Growth in the Philippines has been averaging at about 5 percent over the past 10 years, significantly higher than the rate achieved in the previous two decades. In 2010, the Philippines grew by 7.6 percent, the highest in 30 years. Read More »
The Philippines has been among the emerging markets in the region given its sound economic fundamentals and highly-skilled workforce. Growth in the Philippines has been averaging at about 5 percent since 2002, significantly higher than the rate achieved in the previous two decades. Amid global uncertainties, the economy posted a 6.6 percent GDP growth in 2012, driven by higher government spending and exports.
In recent years, the Philippines has restored stability and proved resilient to food and fuel price hikes, the global financial crisis and recession, and the impact of typhoons and El Niño. The country’s robust economic growth as well as the government’s sound fiscal management also saw the Philippines attain investment grade status from the Japan Credit Rating Agency, following similar upgrades from major credit raters in 2012.
Stable remittances have provided a strong basis for currency stability and a healthy build up of international reserves. The country currently enjoys a savings rate that exceeds investment, while its human resources continue to be in high demand around the world.
The country’s progress in achieving the Millennium Development Goals (MDGs) is generally on track in improving gender equality in basic education and reducing infant and child mortality. While the country is also making headway in combating tuberculosis, malaria and other major diseases, and in providing access to safe water, it needs to intensify efforts in reducing poverty, achieving universal primary education and in improving child and maternal health. It also needs to address the lack of good jobs among low-income earners, especially those from rural areas where many poor people reside.
To address these challenges and to achieve inclusive growth, the government has vowed to pursue the following measures under its (2011-2016) Philippine Development Plan:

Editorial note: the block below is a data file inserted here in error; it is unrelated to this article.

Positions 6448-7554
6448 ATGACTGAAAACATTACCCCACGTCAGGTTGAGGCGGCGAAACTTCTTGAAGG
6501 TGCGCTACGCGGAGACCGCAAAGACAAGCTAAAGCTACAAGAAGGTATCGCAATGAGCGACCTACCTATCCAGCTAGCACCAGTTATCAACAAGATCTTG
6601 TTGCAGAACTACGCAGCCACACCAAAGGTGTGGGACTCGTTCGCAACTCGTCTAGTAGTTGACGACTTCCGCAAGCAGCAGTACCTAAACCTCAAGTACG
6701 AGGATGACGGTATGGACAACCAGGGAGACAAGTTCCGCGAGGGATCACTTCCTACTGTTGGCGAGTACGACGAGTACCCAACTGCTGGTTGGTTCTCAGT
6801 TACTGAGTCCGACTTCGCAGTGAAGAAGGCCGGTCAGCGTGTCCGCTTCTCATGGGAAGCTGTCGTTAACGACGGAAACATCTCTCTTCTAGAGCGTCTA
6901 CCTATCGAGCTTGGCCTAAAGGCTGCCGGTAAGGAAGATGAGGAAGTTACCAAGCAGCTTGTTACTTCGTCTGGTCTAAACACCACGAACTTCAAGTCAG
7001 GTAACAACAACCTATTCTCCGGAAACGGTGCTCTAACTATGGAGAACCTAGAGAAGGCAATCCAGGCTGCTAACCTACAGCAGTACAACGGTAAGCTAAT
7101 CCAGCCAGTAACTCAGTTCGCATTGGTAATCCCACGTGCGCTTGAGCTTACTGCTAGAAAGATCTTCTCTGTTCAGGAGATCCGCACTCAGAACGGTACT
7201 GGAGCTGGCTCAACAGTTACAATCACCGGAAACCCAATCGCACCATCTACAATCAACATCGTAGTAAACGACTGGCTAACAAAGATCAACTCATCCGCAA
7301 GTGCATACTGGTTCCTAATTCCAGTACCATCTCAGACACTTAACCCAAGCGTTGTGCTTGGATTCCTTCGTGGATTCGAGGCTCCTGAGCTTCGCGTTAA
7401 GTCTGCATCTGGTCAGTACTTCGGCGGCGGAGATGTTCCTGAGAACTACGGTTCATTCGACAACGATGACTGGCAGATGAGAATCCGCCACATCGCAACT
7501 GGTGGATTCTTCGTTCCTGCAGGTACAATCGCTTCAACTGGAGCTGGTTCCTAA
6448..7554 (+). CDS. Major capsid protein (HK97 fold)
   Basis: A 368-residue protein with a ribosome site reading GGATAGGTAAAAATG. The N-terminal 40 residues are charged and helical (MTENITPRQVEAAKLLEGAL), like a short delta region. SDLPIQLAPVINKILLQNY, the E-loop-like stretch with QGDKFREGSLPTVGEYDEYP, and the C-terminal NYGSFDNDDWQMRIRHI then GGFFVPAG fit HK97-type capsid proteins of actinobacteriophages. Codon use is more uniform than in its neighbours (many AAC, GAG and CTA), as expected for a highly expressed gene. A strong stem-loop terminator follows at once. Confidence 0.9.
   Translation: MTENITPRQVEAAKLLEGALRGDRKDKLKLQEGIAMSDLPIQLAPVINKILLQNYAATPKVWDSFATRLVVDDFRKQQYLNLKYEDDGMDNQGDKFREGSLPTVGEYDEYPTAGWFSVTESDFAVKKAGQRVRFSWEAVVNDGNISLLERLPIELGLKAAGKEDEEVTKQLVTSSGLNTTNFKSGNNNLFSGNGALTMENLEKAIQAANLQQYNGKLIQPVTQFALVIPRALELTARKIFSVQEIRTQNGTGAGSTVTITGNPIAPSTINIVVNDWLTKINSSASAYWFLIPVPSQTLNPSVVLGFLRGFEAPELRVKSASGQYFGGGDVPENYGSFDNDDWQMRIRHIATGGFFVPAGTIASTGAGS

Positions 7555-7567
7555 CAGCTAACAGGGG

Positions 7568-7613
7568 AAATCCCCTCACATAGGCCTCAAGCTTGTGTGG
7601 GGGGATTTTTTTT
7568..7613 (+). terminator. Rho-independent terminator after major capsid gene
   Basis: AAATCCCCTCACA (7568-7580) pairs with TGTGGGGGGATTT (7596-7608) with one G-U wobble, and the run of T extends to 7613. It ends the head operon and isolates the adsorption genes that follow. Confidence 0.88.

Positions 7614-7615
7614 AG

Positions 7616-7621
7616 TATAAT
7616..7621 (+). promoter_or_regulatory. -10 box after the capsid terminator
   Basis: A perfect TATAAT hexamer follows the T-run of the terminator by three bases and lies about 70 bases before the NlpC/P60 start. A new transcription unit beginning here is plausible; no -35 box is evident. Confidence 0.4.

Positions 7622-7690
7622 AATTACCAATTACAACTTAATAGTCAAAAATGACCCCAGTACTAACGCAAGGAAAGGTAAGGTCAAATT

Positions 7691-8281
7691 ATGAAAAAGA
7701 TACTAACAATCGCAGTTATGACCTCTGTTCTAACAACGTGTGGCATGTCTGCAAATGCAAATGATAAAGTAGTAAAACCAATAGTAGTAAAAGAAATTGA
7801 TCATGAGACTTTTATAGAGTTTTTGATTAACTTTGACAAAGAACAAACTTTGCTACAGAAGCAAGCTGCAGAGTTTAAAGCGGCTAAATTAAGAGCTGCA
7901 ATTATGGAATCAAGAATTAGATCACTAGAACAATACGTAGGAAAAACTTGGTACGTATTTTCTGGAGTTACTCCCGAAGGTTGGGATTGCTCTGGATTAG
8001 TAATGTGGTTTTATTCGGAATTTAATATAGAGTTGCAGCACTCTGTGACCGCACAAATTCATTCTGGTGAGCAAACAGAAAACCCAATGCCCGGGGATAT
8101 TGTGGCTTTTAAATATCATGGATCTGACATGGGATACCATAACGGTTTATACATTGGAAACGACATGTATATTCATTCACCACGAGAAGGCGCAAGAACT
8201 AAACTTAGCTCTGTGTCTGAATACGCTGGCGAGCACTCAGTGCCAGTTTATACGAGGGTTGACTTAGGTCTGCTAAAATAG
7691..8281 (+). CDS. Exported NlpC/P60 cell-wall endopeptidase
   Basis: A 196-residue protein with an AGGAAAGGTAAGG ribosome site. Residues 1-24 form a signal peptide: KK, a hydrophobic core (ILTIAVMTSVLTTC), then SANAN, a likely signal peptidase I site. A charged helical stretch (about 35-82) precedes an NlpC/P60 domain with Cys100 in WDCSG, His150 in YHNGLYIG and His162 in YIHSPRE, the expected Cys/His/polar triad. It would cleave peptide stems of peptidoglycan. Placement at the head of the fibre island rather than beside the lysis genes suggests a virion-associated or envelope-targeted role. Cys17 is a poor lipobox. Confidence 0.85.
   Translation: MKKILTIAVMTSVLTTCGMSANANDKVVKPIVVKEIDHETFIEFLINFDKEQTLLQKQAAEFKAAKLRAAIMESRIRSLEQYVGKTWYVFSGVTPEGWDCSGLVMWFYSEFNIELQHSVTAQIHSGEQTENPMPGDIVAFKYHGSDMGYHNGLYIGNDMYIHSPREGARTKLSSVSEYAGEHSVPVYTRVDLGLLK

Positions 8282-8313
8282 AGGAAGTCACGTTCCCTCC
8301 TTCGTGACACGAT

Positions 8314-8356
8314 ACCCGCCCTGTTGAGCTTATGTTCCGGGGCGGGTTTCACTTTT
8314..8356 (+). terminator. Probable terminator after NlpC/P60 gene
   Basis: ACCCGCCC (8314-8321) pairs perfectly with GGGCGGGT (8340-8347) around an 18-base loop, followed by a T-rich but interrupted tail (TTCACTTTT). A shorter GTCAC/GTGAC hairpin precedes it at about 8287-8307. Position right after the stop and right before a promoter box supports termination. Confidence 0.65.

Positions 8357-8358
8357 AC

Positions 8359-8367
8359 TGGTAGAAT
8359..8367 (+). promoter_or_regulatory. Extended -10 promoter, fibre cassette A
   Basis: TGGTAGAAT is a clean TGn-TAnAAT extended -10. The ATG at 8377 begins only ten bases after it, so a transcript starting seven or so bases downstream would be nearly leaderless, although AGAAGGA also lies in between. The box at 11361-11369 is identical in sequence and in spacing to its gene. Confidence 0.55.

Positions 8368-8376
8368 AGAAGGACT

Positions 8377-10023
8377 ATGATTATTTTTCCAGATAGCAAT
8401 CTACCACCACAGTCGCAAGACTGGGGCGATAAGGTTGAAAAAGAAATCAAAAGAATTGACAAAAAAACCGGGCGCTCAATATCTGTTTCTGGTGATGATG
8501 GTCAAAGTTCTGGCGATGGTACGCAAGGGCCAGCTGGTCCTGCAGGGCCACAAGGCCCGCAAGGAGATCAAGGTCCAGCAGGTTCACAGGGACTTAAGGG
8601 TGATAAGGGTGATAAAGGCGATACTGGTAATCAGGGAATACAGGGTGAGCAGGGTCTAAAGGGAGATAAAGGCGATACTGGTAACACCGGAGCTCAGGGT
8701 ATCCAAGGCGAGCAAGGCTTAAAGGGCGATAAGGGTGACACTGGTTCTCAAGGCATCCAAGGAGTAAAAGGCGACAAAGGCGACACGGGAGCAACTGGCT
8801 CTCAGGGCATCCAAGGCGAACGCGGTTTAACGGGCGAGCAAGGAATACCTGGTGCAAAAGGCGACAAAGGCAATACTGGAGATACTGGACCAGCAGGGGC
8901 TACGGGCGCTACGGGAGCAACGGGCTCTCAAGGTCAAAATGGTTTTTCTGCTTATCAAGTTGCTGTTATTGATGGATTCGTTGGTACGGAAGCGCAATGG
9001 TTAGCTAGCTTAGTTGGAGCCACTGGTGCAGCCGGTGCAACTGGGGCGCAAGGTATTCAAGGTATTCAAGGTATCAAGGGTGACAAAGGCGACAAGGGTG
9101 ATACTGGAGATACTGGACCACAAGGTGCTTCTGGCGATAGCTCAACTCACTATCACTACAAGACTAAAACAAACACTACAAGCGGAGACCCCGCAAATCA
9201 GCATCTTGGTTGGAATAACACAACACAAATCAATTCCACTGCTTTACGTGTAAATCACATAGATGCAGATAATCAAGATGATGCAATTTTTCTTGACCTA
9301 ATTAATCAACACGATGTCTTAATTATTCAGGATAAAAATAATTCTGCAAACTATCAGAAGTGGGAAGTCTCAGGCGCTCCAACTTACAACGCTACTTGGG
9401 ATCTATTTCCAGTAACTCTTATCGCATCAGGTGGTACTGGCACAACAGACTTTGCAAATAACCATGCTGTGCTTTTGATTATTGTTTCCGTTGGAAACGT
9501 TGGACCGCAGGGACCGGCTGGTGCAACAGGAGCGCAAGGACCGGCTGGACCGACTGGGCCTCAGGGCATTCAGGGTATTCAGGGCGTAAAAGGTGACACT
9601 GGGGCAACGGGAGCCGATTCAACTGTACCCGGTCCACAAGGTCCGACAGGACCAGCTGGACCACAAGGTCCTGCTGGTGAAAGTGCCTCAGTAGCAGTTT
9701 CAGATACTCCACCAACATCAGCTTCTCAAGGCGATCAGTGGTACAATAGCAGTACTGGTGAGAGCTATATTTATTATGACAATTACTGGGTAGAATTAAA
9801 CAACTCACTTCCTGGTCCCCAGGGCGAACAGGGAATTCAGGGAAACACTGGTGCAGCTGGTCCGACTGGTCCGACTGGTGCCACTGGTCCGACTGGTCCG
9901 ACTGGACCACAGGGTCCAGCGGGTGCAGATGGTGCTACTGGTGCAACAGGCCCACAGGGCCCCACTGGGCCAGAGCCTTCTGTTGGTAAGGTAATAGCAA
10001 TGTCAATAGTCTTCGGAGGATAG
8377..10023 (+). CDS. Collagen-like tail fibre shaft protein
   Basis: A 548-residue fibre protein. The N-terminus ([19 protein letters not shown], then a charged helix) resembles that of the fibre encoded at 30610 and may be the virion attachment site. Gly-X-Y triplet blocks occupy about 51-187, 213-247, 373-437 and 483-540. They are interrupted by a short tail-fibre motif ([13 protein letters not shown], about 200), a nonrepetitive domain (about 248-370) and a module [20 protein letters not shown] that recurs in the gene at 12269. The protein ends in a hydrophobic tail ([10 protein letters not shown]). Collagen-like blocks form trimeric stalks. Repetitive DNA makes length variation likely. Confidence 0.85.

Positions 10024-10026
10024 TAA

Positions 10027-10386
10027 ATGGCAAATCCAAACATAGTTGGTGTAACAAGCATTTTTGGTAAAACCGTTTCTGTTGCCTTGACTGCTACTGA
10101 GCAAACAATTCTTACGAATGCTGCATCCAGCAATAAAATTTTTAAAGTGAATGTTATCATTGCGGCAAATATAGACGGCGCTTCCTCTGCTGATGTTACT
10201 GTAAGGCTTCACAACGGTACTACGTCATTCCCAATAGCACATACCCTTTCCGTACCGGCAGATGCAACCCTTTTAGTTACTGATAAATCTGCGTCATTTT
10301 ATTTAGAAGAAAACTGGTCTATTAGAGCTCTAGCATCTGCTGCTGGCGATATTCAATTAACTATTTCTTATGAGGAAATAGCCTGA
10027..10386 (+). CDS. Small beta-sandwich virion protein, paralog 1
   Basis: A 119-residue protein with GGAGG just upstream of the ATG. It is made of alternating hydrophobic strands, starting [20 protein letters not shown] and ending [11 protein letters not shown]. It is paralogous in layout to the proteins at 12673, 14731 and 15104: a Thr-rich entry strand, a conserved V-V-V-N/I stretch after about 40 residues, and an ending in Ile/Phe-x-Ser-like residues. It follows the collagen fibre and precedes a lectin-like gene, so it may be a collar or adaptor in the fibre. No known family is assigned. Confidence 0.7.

* Attain high and sustained economic growth that provides productive employment opportunities;
* Promote equal access to development opportunities through better education, primary health care and nutrition and other basic social services; equal access to infrastructure, credit, land, technology, and other productive inputs;
* Uphold good governance and strong institutions to encourage competition; and
* Establish effective and responsive social safety nets to assist those who are less capable of participating in economic activities
The World Bank Group’s country assistance strategy for the Philippines from 2010 to 2013 revolves around the theme “Making Growth Work for the Poor”.
This means making sure no one, especially the poor, is left behind. Households and communities most at risk for poverty should have better income opportunities and less vulnerability to sudden economic difficulties and natural disasters. They should have better education, good health care, as well as access to infrastructure and information to improve their lives and to participate in growing the economy.
This also means that more and better jobs – jobs that raise real wages or bring people out of poverty - should be created for some 10 million unemployed and underemployed Filipinos as of 2012, including 1.1 million individuals who expect to enter the labor force every year.
The strategy supports the government’s priorities in achieving a stable economy, encouraging investors, increasing access to public services, reducing harm from disasters brought about by climate change, and by providing social safety nets.